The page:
They’re everywhere. We’ve seen a lot of them testing in Death Valley, an “unauthorized” pre-production photo showed up on Jalopnik, and they can be seen running all over the Detroit/Dearborn area.
Yes, I’m talking about the 2017 Super Duties.
During a visit to Detroit a few weeks ago a 2017 Super Duty – I think it was an F-250 – whipped by in the fast lane headed back to Ford Knox.
It was clad in full camouflaged body wrap. But even so, it was clear to see the twin tailpipes of a gas engine protruding from under the bed, and it appears the cab is very similar in shape to the current F-150. The Super Crew even has what appears to be a rear spoiler.
My speculation is the 2017 Super Duties will dump the 6.2L gas motor for either the new-and-improved 385hp 5.0L Coyote V8 or the 365hp 3.5L EcoBoost V-6 as the base engine, although Ford has not squeaked a word as to what will be in its next-gen heavy-duties.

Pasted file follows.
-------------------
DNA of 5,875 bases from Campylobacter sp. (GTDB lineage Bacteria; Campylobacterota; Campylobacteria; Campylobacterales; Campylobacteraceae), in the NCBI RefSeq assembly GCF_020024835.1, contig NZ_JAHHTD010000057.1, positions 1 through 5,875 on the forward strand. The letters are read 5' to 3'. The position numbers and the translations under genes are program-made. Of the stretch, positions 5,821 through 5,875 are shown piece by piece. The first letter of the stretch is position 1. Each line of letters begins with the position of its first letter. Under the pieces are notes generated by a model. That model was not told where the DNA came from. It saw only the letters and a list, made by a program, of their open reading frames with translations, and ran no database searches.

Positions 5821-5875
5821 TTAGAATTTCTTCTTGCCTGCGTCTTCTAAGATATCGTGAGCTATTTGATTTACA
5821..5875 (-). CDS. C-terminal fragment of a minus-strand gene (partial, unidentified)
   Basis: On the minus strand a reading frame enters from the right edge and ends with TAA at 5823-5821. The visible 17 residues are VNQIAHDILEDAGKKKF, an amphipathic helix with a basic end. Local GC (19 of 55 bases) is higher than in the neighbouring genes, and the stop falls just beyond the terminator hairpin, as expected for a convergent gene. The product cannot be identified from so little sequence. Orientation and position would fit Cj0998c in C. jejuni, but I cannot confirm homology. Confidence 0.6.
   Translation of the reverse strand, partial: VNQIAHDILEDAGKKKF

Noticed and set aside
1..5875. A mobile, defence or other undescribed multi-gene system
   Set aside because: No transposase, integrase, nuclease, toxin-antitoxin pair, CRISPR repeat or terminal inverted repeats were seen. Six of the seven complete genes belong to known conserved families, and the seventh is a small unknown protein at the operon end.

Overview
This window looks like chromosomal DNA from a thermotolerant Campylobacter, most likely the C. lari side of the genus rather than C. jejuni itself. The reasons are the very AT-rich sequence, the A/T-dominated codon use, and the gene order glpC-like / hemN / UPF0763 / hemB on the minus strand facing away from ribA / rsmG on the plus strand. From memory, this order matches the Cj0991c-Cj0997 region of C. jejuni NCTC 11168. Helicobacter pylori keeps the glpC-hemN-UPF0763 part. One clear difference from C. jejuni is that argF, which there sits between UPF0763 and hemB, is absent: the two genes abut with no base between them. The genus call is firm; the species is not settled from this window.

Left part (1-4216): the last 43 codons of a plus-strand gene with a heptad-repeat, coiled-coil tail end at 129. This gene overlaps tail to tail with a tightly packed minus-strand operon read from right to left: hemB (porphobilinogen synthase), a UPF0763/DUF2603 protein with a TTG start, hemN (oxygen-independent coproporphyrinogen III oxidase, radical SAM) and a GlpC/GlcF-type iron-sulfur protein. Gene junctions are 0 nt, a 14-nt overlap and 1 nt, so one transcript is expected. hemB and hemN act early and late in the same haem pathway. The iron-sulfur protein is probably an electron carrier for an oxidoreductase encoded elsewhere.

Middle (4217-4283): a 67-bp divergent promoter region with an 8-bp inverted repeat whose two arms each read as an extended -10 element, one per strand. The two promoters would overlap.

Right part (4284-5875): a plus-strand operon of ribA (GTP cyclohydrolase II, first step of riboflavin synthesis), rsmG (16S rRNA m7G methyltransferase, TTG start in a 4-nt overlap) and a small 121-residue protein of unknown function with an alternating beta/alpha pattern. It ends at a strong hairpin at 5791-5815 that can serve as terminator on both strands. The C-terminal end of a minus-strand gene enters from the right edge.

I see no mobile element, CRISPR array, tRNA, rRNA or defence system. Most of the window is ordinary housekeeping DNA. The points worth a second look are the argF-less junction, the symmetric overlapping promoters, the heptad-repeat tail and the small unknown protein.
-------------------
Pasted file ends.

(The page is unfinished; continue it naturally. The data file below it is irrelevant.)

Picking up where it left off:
My best guess is it’ll be the 5.0L because HD buyers favoring gas over diesel tend to eschew V-6s when it comes to towing the types of trailers a Super Duty would be doing on a regular basis. The Coyote V8 has plenty of muscle and would get better mpg than the EcoBoost when put under the stress of being worked hard day in, day out.
The encouraging aspect of the 5.0L as the base engine is the next Super Duty body will be aluminum like its 1/2-ton sibling.
If the F-150 shed nearly 700 pounds making the switch in body and frame materials, I’d think the Super Duty could shed closer to 900 pounds comparing like models.
The 5.0L would perform well with that kind of improvement in horsepower-to-weight ratio.
I’d also think Ford will not stand idly by being the second most powerful diesel on the big-truck block.
The 6.7L Power Stroke has more left on the table and Big Blue will most likely be pushing the torque envelope past its rival Ram’s 900 lbs.-ft. number in 2017.
Will we see Ford pushing it to 450hp and 950 lbs.-ft.? Today’s diesel engine technology makes such power numbers entirely possible.
When I asked one of my Ford contacts about the new truck, all he said was, “You know we can’t comment on future product.”
So we’ll have to wait until the camo comes off to see exactly what lies beneath. Whatever it is, it’ll be good for the work truck and RV customers – bad for the competition.